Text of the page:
Netflix has just released its own version of The West Wing
Spoilers: it is actually a very entertaining show.
There is a lot of talk about the Netflix algorithm, and whether you believe it is a real thing that exists or not, you can't help but feel like it has been ramped up to maximum capacity for The Diplomat. And in no way is that a bad thing.
Feeling like a compilation album - Now That's What I Call Bingeing! - consisting of The West Wing, Homeland, The Americans, Bridgerton, The Crown, House of Cards, VEEP and probably a few more, Netflix's new political drama is a little bit funny, a little bit thrilling, a little bit sexy, a little bit dramatic... and somehow all of those little bits successfully add up to a massively entertaining series.
On the eve of being sent to the Middle East as a US ambassador, the sudden bombing of a British aircraft carrier sees Kate (Keri Russell) suddenly shipped off by the American President to London to (A) find out who is responsible for the attack, and (B) calm everyone down before things take one step too many towards World War III.
What Kate doesn't know is that this new position is actually a secret dry run for the Vice President position, the lady currently holding the job isn't doing so great, one of the many not-so-subtle digs at the current real-life political climate. Making this all the more complicated is Kate's husband Hal (Rufus Sewell), a former ambassador now shoved into the "wife" role, but can't let go of the power and influence he still has within governments around the world. It also doesn't help that while Kate and Hal still clearly love each other, they're sleeping in separate bedrooms, their relationship proving too difficult to maintain properly.
Created by Debora Cahn, who unsurprisingly worked on both The West Wing and Homeland, the episodes are played fast and loose enough that they can switch from genre to genre in the blink of an eye. Kate and Hal can be in the midst of a hilarious screaming argument filled with hilarious one-liners, only for them to have to suddenly deal with a kidnapping situation and racism-fuelled attack on civilians the next.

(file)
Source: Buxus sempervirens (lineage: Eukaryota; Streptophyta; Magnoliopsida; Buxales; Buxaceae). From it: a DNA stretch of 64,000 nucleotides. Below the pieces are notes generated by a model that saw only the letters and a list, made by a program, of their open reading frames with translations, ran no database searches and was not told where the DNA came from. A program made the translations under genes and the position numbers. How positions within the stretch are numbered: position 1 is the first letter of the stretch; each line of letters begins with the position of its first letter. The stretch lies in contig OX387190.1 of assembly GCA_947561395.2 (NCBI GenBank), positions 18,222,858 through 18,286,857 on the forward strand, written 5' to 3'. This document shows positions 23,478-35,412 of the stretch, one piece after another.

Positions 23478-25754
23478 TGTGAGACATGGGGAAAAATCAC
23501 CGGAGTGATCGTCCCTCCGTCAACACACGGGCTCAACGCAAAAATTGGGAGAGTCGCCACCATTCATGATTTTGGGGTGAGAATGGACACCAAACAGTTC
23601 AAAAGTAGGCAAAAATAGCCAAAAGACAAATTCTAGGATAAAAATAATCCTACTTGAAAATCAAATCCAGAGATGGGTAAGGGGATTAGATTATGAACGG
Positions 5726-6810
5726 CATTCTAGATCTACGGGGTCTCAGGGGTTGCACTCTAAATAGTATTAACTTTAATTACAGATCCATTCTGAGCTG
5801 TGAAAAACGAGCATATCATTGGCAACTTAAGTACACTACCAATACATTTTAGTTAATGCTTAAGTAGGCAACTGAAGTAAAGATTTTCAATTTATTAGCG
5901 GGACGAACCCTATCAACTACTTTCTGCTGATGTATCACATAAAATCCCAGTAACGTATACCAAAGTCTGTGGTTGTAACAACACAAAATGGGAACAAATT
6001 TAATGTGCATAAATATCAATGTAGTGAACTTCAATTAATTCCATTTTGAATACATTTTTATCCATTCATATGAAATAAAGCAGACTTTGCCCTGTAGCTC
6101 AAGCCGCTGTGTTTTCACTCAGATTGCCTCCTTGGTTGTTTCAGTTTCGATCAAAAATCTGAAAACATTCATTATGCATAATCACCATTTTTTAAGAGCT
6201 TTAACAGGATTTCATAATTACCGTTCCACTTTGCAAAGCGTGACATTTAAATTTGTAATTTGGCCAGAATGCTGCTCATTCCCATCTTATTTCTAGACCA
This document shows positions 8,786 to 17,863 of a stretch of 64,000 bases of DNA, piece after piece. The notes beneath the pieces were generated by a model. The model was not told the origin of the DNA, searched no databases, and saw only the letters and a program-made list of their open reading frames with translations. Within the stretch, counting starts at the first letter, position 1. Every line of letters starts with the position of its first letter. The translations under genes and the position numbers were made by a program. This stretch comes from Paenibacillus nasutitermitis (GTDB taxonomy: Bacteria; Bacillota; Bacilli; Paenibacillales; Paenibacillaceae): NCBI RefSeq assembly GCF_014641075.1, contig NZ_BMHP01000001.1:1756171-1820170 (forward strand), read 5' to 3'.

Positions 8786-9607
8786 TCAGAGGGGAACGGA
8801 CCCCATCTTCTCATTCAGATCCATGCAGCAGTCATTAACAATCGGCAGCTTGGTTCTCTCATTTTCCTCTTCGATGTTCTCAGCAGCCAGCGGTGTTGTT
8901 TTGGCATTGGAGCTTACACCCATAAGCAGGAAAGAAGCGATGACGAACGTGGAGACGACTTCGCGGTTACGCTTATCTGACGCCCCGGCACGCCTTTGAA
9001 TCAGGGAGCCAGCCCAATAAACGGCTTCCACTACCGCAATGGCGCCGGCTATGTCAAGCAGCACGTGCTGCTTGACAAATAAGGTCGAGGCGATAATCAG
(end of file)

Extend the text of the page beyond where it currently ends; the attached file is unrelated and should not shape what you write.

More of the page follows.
With each of the episodes clocking in at around the hour mark, there is a slight slump when the over-arching plot involving that boat attack is stretched out a little too long, often pushed to one side to have the action-ready Kate have to deal with an interview for Vogue Magazine or a fancy photoshoot to win over the public. There is a great thread about politics being almost as much about PR as it is about actual, y'know, politics, and how Kate's aversion to that side of the job is probably why she's actually the best person for the job.
The fact that it works at all is a testament to the talent of everyone involved, but the fact that it works this well comes down to Russell and Sewell. They have tremendous chemistry together and separately, filling in some of their character's grey space with looks and reactions and note-perfect dialogue delivery.
Everyone surrounding them is great in their supporting roles too, with special shout outs to the legendary Michael McKean as the US President, and Rory Kinnear as the UK Prime Minister, both initially seeming like loud but hollow buffoons before also adding interesting layered depths.
All eight episodes of The Diplomat are available to watch on Netflix from today (Thursday 20 April).
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